Question: I’m particularly focused on boundaries and personal choice as reminder to existing peers in their work with consumers. As happens with many of us in any human service in our desire to “help,” I’ve had a couple situations in which peer advocates have done far more for consumers than they should have. I figured a refresher training on boundaries, etc. would be good, What other resources might work for us?
I like to start with some philosophy, because the Rehabilitation Act, the first paragraph of Title VII begins with that. It reads: The purpose of title VII of the Act is to promote a philosophy of independent living (IL), including a philosophy of consumer control, peer support, self-help, self-determination, equal access, and individual and system advocacy, in order to maximize the leadership, empowerment, independence, and productivity of individuals with disabilities, and to promote the integration and full inclusion of individuals with disabilities into the mainstream of American society…
That language – a philosophy of consumer control, self-help, self-determination … in order to maximize leadership, empowerment, independence and productivity – state our goal clearly in terms that emphasize the individual’s control of their life and decisions.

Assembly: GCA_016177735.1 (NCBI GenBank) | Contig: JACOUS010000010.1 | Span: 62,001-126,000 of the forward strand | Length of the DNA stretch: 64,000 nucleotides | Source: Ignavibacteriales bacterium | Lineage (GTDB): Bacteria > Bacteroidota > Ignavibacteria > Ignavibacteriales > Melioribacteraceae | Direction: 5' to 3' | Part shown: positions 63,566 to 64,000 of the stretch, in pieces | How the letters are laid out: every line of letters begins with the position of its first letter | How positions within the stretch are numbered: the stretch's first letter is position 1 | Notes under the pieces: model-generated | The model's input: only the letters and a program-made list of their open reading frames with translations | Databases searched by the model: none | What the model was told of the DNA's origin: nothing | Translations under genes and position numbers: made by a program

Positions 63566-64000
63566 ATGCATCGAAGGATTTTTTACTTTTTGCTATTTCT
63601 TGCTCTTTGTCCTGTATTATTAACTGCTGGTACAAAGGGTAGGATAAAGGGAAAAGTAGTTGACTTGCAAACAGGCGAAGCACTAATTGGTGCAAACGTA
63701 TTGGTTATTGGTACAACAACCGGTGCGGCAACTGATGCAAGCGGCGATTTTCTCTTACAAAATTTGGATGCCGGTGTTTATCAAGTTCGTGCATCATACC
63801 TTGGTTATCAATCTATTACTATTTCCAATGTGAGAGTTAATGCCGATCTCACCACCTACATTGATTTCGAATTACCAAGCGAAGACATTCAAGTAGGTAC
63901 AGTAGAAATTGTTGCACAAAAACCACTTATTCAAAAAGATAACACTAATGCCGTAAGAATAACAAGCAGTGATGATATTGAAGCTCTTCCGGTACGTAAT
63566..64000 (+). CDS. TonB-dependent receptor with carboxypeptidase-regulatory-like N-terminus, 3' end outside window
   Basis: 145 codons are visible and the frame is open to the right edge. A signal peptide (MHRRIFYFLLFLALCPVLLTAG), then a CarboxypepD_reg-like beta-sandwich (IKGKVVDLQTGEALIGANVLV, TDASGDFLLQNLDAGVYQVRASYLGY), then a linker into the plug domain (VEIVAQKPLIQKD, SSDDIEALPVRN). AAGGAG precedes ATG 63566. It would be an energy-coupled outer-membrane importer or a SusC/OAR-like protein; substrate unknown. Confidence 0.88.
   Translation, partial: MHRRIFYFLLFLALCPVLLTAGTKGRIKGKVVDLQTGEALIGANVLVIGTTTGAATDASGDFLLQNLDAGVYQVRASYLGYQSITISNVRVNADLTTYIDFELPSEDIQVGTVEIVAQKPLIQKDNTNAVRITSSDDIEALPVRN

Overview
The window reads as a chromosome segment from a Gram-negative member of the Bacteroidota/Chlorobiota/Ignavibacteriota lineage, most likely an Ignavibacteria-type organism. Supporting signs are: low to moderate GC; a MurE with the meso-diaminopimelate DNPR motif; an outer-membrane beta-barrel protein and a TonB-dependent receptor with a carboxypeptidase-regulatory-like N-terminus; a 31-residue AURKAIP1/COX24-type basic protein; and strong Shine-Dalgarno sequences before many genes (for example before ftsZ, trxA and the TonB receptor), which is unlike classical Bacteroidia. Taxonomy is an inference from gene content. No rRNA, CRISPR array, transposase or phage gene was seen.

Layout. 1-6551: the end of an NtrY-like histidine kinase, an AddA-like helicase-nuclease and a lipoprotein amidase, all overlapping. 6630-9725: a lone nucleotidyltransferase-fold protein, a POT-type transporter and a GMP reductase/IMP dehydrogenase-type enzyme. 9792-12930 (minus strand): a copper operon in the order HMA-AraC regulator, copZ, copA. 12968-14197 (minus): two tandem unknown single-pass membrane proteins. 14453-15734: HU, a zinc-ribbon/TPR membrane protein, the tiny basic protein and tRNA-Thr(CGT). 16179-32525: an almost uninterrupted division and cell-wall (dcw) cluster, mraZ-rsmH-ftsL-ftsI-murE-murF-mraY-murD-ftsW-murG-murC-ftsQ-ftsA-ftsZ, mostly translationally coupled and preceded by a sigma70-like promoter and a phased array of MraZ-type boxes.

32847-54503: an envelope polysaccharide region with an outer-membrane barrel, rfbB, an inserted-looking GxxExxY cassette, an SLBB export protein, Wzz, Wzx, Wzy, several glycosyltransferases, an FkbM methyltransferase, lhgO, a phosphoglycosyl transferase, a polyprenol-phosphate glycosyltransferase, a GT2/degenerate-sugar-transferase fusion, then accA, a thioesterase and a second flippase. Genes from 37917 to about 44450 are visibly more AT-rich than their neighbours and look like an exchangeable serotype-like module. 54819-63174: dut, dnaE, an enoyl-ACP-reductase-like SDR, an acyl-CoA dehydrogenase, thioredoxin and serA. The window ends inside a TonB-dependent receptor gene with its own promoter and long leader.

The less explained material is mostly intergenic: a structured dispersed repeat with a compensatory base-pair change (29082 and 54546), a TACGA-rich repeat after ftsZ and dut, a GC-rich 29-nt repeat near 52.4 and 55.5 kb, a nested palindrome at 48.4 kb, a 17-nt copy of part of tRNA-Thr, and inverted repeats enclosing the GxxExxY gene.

We also have a four-part series of videos around the history and how that philosophy came to be. Each is about 20 minutes and works well as part of a staff meeting. You can find these at https://www.ilru.org/il-history-and-philosophy-orientation-for-il-staff
As you move from philosophy to action, an Introduction to Consumer Service Records, IL Plans and Service Coordination is always a good foundational piece https://www.ilru.org/introduction-consumer-service-records-independent-living-plans-and-service-coordination-for-cils
Your own written policies and procedures should mirror this philosophy and specifically state that the individual is in charge of their decisions. When it comes to helping staff understand boundaries, no tool is greater than their own experience as people with disabilities. You might help them think about scenarios in their own lives, or give sample situations for discussion and learning.
Those things should get you started. Reach out again when you are ready for more.